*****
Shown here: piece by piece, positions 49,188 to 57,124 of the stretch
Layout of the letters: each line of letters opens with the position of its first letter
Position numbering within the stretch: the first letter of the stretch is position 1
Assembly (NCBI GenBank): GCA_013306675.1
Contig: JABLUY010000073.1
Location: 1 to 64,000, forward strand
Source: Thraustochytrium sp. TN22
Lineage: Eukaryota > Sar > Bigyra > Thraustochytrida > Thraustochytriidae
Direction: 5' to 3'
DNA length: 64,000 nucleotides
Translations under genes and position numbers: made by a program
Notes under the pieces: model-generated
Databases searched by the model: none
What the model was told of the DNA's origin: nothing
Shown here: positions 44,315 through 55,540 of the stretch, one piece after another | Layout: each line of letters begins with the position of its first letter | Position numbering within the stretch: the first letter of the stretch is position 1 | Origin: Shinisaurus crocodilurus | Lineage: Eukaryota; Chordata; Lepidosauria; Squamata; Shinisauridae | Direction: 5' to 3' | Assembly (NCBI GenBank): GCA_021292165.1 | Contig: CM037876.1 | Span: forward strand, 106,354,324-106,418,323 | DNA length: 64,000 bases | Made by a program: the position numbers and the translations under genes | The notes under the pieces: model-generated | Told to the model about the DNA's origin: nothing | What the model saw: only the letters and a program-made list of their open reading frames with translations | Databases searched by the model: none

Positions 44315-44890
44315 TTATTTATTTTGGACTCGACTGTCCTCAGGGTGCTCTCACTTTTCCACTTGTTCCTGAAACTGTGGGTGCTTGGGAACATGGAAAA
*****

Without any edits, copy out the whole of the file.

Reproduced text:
Shown here: piece by piece, positions 49,188 to 57,124 of the stretch
Layout of the letters: each line of letters opens with the position of its first letter
Position numbering within the stretch: the first letter of the stretch is position 1
Assembly (NCBI GenBank): GCA_013306675.1
Contig: JABLUY010000073.1
Location: 1 to 64,000, forward strand
Source: Thraustochytrium sp. TN22
Lineage: Eukaryota > Sar > Bigyra > Thraustochytrida > Thraustochytriidae
Direction: 5' to 3'
DNA length: 64,000 nucleotides
Translations under genes and position numbers: made by a program
Notes under the pieces: model-generated
Databases searched by the model: none
What the model was told of the DNA's origin: nothing
Shown here: positions 44,315 through 55,540 of the stretch, one piece after another | Layout: each line of letters begins with the position of its first letter | Position numbering within the stretch: the first letter of the stretch is position 1 | Origin: Shinisaurus crocodilurus | Lineage: Eukaryota; Chordata; Lepidosauria; Squamata; Shinisauridae | Direction: 5' to 3' | Assembly (NCBI GenBank): GCA_021292165.1 | Contig: CM037876.1 | Span: forward strand, 106,354,324-106,418,323 | DNA length: 64,000 bases | Made by a program: the position numbers and the translations under genes | The notes under the pieces: model-generated | Told to the model about the DNA's origin: nothing | What the model saw: only the letters and a program-made list of their open reading frames with translations | Databases searched by the model: none

Positions 44315-44890
44315 TTATTTATTTTGGACTCGACTGTCCTCAGGGTGCTCTCACTTTTCCACTTGTTCCTGAAACTGTGGGTGCTTGGGAACATGGAAAA